The Monster

 Frankenstein is a story which revolves around two individuals who cannot hold back their quest for knowledge and decides to relinquish it by taking risks. Robert Walton is a ship captain headed to the North Pole where he expects to make his discoveries. On the other hand, Victor Frankenstein is a scientist who has ended up killing his loved ones through his monster, created after attending his science classes. This essay addresses the question of whether Victor is right when he urges Walton to abandon his dream of adventure. The essay will be based on facts from the story to support the discussion throughout. It will fully support the idea of Victor Frankenstein convincing Walton not to proceed with his journey to the North Pole. The arguments in every paragraph will revolve around this idea and will stand on the reason why Victor was right to convince Walton to cut short his quest for knowledge.

To begin with, Victor Frankenstein has a reason to convince Robert Walton not to pursue his quest for knowledge. When he sets on his journey to North Pole, Walton find himself trapped in the ice and the ship cannot move any further (Shelley 2000, p 19). His being trapped in the ice can be seen as one of the many challenges he has to face while on his journey to explore. It is while here that he comes across his friend Victor frozen and almost dying after his long chase of the monster. This is after he had made the deadly monster that kills people close to him. He opens up to Walton and tells him that he had decided to chase the monster in a bid to finish it off (Shelley 2000, p 24). It is while on the chase that he gets worn out and almost dies in the ice thanks to Walton coming on time. After he recovers, he narrates his ordeal to Walton who decides to stop his exploration. From the above explanation, Victor was the right person to advise Walton to stop following his ambition. There was no need for him to continue with his journey which would he would have paid dearly with his life. His being stuck in the ice is enough to tell the reader that, he is trending on dangerous grounds. If not wrong, this was only a small portion of what awaited him.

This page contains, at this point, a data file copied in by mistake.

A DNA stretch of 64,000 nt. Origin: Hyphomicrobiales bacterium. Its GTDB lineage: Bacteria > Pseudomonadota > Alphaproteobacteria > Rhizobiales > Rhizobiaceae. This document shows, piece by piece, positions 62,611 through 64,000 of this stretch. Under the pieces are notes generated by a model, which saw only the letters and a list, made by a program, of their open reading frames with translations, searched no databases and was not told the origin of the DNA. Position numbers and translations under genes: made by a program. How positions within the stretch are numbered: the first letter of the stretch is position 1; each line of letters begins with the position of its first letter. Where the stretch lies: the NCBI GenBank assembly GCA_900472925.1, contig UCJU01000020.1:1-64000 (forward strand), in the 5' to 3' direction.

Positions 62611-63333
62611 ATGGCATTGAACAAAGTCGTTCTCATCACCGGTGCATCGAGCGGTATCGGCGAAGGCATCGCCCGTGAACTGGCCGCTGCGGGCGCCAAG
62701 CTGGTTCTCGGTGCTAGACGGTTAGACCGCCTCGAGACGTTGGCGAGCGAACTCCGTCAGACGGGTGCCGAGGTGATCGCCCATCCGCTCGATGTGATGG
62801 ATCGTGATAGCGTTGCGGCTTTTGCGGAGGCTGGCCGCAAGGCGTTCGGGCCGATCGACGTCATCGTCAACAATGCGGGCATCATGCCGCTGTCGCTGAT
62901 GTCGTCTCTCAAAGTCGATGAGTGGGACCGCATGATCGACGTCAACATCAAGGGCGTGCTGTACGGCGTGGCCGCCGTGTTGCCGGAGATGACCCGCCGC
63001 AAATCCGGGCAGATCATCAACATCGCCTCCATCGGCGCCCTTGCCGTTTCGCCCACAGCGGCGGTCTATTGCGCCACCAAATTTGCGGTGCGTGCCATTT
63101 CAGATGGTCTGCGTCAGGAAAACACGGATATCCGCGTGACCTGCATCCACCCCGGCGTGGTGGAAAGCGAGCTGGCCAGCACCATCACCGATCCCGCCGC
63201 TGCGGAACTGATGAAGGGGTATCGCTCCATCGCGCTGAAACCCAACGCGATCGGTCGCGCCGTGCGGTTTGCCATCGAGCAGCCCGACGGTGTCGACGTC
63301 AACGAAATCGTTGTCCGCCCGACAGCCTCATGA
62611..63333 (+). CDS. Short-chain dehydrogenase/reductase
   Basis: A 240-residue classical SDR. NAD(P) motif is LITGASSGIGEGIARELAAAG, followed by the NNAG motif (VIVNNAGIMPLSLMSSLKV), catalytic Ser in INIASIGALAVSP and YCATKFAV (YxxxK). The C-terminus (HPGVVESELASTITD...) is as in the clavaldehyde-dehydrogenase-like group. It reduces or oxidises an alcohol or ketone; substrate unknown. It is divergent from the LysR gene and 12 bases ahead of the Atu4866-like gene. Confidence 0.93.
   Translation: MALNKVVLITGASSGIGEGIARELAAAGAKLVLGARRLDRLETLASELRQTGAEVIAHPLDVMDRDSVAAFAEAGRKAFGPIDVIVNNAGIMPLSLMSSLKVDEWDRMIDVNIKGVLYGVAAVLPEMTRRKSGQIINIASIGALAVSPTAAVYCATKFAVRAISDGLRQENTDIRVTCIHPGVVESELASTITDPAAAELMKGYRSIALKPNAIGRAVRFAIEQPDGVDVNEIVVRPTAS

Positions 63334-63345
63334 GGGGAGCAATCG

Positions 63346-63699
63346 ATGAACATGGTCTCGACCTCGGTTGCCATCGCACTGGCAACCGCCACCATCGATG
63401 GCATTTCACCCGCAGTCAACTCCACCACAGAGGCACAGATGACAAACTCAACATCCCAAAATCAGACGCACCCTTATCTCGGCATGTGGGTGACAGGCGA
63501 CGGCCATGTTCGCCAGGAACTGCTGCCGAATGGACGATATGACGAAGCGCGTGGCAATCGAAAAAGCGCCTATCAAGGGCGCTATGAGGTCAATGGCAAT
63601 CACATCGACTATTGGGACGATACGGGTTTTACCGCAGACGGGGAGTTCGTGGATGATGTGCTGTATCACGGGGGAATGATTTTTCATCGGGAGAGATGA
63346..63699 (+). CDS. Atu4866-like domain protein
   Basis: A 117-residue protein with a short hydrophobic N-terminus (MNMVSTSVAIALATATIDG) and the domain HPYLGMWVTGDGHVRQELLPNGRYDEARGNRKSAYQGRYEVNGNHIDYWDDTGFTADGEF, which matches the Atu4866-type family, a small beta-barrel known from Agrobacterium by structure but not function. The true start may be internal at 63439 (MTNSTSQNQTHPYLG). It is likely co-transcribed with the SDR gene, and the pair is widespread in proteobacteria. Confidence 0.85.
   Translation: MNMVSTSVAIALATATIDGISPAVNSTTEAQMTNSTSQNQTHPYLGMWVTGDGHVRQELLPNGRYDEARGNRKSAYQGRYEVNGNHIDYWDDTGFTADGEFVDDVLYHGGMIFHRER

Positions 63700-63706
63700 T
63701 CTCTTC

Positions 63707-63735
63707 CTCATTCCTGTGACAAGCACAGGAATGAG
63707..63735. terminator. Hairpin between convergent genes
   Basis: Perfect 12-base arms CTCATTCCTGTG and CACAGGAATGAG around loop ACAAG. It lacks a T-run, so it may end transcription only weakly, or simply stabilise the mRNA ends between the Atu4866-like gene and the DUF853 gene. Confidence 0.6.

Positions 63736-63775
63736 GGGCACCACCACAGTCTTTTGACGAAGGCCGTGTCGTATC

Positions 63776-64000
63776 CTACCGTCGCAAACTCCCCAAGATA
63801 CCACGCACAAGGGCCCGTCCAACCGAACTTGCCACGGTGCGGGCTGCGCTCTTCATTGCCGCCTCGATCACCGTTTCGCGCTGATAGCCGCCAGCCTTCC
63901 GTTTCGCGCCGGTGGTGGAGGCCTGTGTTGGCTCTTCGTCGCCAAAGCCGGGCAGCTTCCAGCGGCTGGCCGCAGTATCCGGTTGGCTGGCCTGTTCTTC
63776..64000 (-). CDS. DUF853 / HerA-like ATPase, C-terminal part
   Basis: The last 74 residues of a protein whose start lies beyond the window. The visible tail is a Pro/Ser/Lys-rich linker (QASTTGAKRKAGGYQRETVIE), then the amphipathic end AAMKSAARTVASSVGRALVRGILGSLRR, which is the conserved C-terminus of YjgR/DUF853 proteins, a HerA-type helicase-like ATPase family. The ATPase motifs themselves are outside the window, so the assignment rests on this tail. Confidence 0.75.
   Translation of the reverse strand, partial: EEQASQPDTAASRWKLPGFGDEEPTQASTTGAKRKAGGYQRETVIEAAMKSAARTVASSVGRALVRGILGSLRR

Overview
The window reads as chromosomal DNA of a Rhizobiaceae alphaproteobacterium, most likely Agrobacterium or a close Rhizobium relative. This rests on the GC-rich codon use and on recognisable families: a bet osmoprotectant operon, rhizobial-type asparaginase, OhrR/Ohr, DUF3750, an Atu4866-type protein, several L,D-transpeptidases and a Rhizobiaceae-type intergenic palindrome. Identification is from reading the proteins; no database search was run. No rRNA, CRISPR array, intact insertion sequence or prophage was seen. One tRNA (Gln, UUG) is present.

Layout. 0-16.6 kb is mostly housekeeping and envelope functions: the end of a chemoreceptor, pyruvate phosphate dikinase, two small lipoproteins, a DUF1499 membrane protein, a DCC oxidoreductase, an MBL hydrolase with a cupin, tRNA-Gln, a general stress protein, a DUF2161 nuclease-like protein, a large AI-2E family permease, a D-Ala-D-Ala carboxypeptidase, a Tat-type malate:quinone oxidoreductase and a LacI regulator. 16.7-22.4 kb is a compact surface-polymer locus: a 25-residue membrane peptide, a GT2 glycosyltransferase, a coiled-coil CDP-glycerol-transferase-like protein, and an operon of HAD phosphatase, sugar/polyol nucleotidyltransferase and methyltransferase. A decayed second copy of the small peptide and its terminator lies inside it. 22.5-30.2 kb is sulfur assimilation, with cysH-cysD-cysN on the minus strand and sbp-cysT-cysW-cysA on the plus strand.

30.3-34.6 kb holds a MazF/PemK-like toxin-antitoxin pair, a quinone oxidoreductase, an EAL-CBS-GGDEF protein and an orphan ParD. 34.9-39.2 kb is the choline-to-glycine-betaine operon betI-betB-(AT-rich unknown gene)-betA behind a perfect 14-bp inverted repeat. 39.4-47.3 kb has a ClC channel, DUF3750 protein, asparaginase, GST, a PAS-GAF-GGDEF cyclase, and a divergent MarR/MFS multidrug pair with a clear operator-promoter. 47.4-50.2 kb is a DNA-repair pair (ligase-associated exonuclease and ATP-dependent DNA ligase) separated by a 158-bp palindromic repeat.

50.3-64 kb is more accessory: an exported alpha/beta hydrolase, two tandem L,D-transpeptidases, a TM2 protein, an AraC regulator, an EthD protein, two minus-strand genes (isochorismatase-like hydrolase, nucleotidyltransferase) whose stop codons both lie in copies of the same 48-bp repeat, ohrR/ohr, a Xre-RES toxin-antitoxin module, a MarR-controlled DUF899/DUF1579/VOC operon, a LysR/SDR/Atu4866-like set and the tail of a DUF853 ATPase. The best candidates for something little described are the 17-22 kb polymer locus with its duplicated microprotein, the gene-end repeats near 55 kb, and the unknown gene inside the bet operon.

Another reason that justifies why Victor is better placed to change the mind of Walton is because his mistakes were enough to be a lesson to others. It is always advisable to learn from other’s mistakes. There was no need for Walton to continue with his journey with the naked truth of how quest for knowledge can be harmful. When he attends the University of Ingolstadt, Victor gets an opportunity which he had been waiting for quite sometime (Shelley 2000, p 67). This is surely timely as he had always been pursuing ancient science matters which he gets an opportunity to advance with modern science at the university. No sooner has the professor started equipping him with science knowledge than he reads ahead of him and creates a deadly monster. The monster goes on to kill Victor’s brother, one of his friends, his closest person to him, his wife and his father. The monster is also to blame for Victor’s death (Shelley 2000, p 73). If the above is anything to go by, Walton made the right decision to stop his quest for knowledge after he was influenced by Victor. There was need for him to put his ambitions behind him and save his life.